Choosing a Gluten-Free Beer
Many different grains have been used to brew beer over the millennia. Of course, barley is best, followed by wheat and then rye. The problem with these grains — at least for people who suffer from celiac disease — is that they all contain gluten. Gluten is responsible for triggering an autoimmune reaction in the small intestines of those people with this particular affliction. That reaction can be debilitating, causing great discomfort and possibly long-term disruption to the function of the small intestine. This means that people with celiac disease don’t get the nutrients they need out of their food and may experience a range of other health issues.
In response to the growing demand for gluten-free beers in the commercial market, several breweries around the world are introducing new products each year.
Grains and starches used in gluten-free beer
Here’s a list of the prohibited grains and their derivatives that people with celiac disease should avoid:
Barley and barley malt
Malt, malt extract, malt flavoring, and malt vinegar
Wheat — including durum, semolina, kamut, and spelt
Beer made from gluten-free grains isn’t likely to match regular beer for taste and quality, but to someone facing a lifetime restriction from drinking beer, gluten-free beer is like manna from heaven — made without gluten, of course!
Sorghum, millet, and buckwheat are the three most common substitutions for glutenous grains used to brew beer, but here’s a more complete list of the grains and starches that are safe to consume:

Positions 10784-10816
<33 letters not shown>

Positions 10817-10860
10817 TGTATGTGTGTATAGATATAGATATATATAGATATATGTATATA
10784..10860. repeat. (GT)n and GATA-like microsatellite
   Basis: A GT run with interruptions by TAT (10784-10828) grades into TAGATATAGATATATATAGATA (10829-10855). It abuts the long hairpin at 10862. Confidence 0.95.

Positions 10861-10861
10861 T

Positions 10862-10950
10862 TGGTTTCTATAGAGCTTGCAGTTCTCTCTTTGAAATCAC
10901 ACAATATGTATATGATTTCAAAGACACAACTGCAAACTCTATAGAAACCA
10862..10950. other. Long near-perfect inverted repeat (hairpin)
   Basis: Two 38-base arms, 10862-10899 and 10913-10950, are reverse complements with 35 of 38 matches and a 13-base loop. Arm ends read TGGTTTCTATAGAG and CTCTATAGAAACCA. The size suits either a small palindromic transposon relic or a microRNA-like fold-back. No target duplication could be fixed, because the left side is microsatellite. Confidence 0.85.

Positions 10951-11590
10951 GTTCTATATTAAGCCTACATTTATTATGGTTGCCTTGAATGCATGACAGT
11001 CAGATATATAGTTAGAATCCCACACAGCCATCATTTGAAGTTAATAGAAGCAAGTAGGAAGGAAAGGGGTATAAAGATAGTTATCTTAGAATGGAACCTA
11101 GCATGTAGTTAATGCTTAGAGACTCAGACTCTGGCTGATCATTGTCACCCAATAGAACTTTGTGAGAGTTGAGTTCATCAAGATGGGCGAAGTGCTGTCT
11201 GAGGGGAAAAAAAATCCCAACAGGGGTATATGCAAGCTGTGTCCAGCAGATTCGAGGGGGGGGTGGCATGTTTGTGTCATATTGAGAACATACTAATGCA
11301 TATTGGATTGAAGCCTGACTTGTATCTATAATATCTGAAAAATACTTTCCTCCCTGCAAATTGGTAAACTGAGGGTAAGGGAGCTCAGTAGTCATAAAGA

Buckwheat is an herb of the Buckwheat family Polygonaceae, and it has origins in central and western China. Its small beechnuts are milled, which separates the edible groats from their hulls. These groats are then roasted and used as a grain product.
Millet is a family of grasses and represents some of the oldest cultivated crops known to man. Millet seeds are harvested and used for food or feed; in this case, that food is beer! Millet has regularly been used for making beer in Africa, and it’s now one of the most widely used grains for brewing commercially made gluten-free beer.
Sorghum is a vigorous grass that tolerates dry weather and is commonly used as one of the ingredients in African beer.
A list of gluten-free beers
Most brewers of gluten-free beer have formulated their products with 100 percent gluten-free ingredients and processes that ensure purity of product. But some filtering processes used by brewing companies render gluten undetectable in low-gluten beer; so unless a beer is totally gluten-free, people with celiac disease have no assurance that it’s completely safe. And because gluten-free is a health claim, current U.S. beer label regulations don’t allow the term gluten-free to appear on any beer sold in the United States. Buyer and imbiber beware!
|Australia Pale Ale||Billabong||Australia|
|O’Brien Premium Lager||O’Brien||Australia|
|Green’s Discovery Amber Ale||De Proef||Belgium|
|Green’s Endeavor Dubbel||De Proef||Belgium|
|Green’s Quest Tripel||De Proef||Belgium|
|La Messagère||New France||Canada|
|Beer Up Glutenfrei Pale Ale||Brauerei Grieskirchen||Germany|
|Birra 76||Bi-Aglut (food products)||Italy|
|Mongozo Palmnut||Mongozo Beers||The Netherlands|
|Mongozo Quinua||Mongozo Beers||The Netherlands|
|Celia Saison||The Alchemist||U.S.|
|Dragon’s Gold||Bard’s Tale||U.S.|
|Passover Honey Beer||Ramapo Valley||U.S.|
|Tread Lightly Ale||New Planet||U.S.|